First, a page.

vicki Spartanburg February 18, 2015

Beautiful. Thank you. Reply

anonymous February 17, 2015

sleep paralysis What does the Torah have to say about sleep paralysis (this is when a person becomes conscience before their body is fully awake and therefore cannot move or talk) Reply

"Izzy," Yisrael ben Avraham California February 7, 2015

Todah Rabah! When I catch myself reciting by rote, I return to this practice to renew, deepen and sweeten my kavanah. Reply

Amichai Schneller St.Cloud MN February 6, 2014

nightmares? sometimes we can awaken in fear, gasping for breath...with horrific images left in our
minds, is this a compassionate return to the body?? it makes me wonder if nightmares
are the product of the world...of the body...and when we experience nightmares, the soul is being tormented, rather than trying to find its way back to the source...
it feels that way...I have a lot of dreams, most of them happy and informative, but sometimes...I have nightmares, and I wake up feeling heavy, or the soul didn't get to soul doesn't get the rest or solace it needs?
does G-d speak to us in our dreams? Reply

Tzvi Freeman January 5, 2014

For Veronique This is the kind of question that doesn't have a cut and dry answer. Some sidurim state that women should say it in the feminine form, "modah." Some argue that we don't change the standard form so that everyone says the same words. If you are part of a community, you need to determine what is the custom of the senior women of that community. Reply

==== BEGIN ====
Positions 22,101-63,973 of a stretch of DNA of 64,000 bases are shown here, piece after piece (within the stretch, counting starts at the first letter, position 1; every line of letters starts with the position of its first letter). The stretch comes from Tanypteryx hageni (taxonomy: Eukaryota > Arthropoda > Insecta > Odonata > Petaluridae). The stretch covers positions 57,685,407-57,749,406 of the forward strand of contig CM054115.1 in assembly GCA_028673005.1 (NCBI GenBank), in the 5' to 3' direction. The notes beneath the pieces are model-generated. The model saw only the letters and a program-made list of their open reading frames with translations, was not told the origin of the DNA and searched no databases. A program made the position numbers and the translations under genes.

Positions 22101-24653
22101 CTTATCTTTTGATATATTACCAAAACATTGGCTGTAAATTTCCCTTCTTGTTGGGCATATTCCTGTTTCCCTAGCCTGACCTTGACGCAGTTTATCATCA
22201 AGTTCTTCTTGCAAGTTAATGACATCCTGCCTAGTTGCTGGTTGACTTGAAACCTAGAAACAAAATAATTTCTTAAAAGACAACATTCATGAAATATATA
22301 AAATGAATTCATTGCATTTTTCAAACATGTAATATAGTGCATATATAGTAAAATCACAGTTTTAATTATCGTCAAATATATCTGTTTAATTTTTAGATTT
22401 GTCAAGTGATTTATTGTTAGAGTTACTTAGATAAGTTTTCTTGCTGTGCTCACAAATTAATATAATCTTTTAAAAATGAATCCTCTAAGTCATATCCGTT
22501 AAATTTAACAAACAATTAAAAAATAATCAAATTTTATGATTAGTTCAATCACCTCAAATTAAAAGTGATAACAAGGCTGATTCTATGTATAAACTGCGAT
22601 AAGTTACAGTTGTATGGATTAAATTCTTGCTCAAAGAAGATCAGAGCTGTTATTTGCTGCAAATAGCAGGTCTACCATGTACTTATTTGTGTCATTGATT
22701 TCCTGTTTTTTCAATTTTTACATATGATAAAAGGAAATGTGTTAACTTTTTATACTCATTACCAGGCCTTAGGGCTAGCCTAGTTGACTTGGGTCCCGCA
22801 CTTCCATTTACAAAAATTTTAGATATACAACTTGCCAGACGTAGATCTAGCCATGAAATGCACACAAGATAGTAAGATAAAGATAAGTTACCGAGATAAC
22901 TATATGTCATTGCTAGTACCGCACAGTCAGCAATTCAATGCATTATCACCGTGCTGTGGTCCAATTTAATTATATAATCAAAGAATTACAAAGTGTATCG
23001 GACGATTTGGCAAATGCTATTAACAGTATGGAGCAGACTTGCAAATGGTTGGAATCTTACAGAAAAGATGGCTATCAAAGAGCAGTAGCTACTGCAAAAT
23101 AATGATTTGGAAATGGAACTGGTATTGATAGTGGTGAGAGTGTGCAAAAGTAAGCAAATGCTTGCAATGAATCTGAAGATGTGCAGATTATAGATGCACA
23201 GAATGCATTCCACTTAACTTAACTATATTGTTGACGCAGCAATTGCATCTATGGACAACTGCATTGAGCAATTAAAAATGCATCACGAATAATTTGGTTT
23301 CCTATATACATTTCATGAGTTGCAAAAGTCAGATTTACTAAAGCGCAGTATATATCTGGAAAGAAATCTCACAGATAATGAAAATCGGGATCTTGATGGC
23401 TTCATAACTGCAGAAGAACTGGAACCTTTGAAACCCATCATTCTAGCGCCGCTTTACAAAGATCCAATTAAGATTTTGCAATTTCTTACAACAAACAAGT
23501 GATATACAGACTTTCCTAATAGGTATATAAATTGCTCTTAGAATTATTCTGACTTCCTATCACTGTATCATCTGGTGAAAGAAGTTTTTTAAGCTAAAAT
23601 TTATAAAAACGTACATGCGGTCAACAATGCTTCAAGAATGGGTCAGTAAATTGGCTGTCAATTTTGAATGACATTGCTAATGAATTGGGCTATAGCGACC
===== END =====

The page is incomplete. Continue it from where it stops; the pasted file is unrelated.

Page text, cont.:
Veronique Superior, CO January 5, 2014

Beautiful and powerful Thank you Rabbi, for teaching Modeh Ani in such a meaningful way.
If you don't mind, I have one question for you. Being that I am female would I say Modah Ani?

Thanks again! Reply

katarina sydney, australia October 27, 2012

Thank you so much for these videos, I can finally say the Modeh Ani in Hebrew and understand the meaning on a deeper level, thank you. Reply

Gregory landenburg Cathedral City, California June 3, 2012

Modeh Ani Classes Dear Rabbi Freeman:
Congratulations on such a well-thought-out instruction of the Modeh Ani. Your command of Hebrew and ability to interpret it's meaning in English is, in my opinion, a great talent. I look forward to hearing more of your teachings.
one question: do you know of a Chabad CD that I can buy that contains the Modeh-Ani song? I would love to learn it and teach it to my son. Thank you very much. Reply

Anonymous Montreal, Canada January 3, 2012

Thank you Thank you Mr. Freeman for making this video and taking the time to teach the Torah in a very caring and clear manner. I found this video very enlightening, as Monica from Stehpens City said.

Kind regards and kol hakavod! Reply

Monica Stephens City, VA December 29, 2011

Modeh Ani I just found your teaching video yesterday and have found it very enlightening. Thanks for offering this teaching in this manner. Although I could read lessons, concepts are easier to grasp when listening and watching your expressions. I appreciate all of it. Reply

Lisa Huntmsna lubbock, Texas August 4, 2011

Modeh Ani Thank you for this teaching. It is good that you broke this up into sections. This is an excellent way to learn a language.

Thank you, Reply

Mr. John Hiers June 30, 2011

Now I get it Thank you so much, from learnig the prayer in hebrew and what it really means, more so than the english translation Reply

In order to give one’s words wings with which they may fly, we endeavor to infuse them with meditative intentions. Learning to inspire prayer with meditation greatly enhances the experience and imbues it with enhanced meaning and reach. This series offers guided meditations appropriate to everyday prayer.
Related Topics